This month (June 2013) marks the 75th anniversary of the first appearance of Superman in Action Comics #1. Although he has been imitated many times, Superman, a/k/a Clark Kent, the surviving son of the exploded planet Krypton, remains the archetype of the comic book superhero. Literary critics and cultural theorists as noted as Umberto Eco and Scott Bukatman have long ruminated on his significance. (If you doubt this, see Eco, “The Myth of Superman,” Diacritics, Spring 1972; Scott Bukatman, Matters of Gravity (2004).)
For most of the past 75 years, Superman has been held up as a symbol of the fairness of the American system. After all, at least since the debut of the Adventures of Superman television show in 1951, he has been committed to fighting for “truth, justice, and the American Way.” However, upon closer analysis, the relationship between Superman, justice, and law has never as straightforward as it appeared in the middle of the twentieth century.
To begin with, in his earliest comic book appearances in the late 1930’s and early 1940’s, the Man of Steel usually operated more as a vigilante than a law enforcement official. Although he once emphasized the importance of formal legal procedures while staring down a lynch mob, in confrontations with corrupt public officials, racketeers, wife-beaters, gangsters, and wartime profiteers, the early Superman was much more direct in his efforts to see that justice was done. When an innocent man was wrongly convicted, Superman, like the heroes of western movies, had no reservations about interfering with the judicial process to make sure that justice was done.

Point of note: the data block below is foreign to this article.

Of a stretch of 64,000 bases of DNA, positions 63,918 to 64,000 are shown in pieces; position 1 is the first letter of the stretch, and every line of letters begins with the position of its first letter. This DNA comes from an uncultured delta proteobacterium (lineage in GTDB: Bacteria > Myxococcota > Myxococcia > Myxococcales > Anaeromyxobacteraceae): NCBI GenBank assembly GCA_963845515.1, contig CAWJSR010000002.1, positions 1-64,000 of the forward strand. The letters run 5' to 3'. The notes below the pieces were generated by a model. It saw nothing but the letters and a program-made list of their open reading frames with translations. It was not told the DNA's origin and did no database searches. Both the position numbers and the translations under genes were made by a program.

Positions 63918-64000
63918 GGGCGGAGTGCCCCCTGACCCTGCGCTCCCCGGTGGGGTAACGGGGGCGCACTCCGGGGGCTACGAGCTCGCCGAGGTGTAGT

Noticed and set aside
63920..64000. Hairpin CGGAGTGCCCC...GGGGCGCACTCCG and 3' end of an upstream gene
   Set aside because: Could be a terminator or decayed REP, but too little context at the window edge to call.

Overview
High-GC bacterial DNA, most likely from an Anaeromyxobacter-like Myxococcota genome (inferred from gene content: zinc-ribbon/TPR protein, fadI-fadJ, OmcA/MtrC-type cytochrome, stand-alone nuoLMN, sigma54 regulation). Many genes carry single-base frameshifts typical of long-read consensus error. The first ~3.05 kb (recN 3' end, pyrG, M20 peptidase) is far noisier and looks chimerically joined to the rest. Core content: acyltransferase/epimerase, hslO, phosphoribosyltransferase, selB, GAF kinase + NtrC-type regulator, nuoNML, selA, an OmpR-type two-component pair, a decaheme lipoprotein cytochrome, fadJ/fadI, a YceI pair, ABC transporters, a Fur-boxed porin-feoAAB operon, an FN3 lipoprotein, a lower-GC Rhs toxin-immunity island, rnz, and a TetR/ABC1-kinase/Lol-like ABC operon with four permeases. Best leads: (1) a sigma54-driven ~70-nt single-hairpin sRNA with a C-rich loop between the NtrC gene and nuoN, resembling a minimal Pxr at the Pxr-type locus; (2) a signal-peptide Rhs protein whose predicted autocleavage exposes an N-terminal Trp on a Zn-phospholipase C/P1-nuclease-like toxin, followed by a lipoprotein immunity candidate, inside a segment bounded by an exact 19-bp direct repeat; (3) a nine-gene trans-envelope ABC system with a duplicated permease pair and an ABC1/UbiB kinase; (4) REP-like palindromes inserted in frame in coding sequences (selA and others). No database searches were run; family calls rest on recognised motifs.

In these early years, Superman was quite willing to intimidate and even use the threat of being hurled off the top of a tall building to force wrong-doers to come forward and admit to their crimes. Sometimes, it appeared that he was inflicting the punishment himself. Although Superman is never shown actually killing anyone in the early comics, he frequently attacked his opponents with such physical force that they must have been severely injured if not killed as a result. Rather than simply stand stationary and watch bullets bounce of his chest (as he would do later), he would teach wrongdoers a lesson by picking them up and hurling them across the room where they smashed into an unmovable wall. This Superman clearly placed ideas of popular justice ahead of legal niceties. (In Action Comics #1, one of the bad guys is a United States Senator, and Superman clearly shows no special respect for the office.)
During World War II, Superman began to change. For instance, he sold war bonds, which was not a very vigilante thing to do. The postwar Superman was also different in his approach. His focus increasingly became more on the apprehension of criminals than the elimination of injustice. He was less a righter of wrongs than a defender of the established order.
After 1940, the costumed-crime fighter took an oath never to kill anyone or anything, and he dutifully allowed wrong-doers to wear themselves out trying to overpower him, before arresting them and turning them over to the police. We never see Superman testifying in court, but we are led to believe that the perpetrators he captured were always convicted and sent to prison. (The frequency with which his arch-nemesis, Lex Luthor, escaped from prison must have given Superman some doubts about the efficacy of the criminal punishment system on which he was relying.)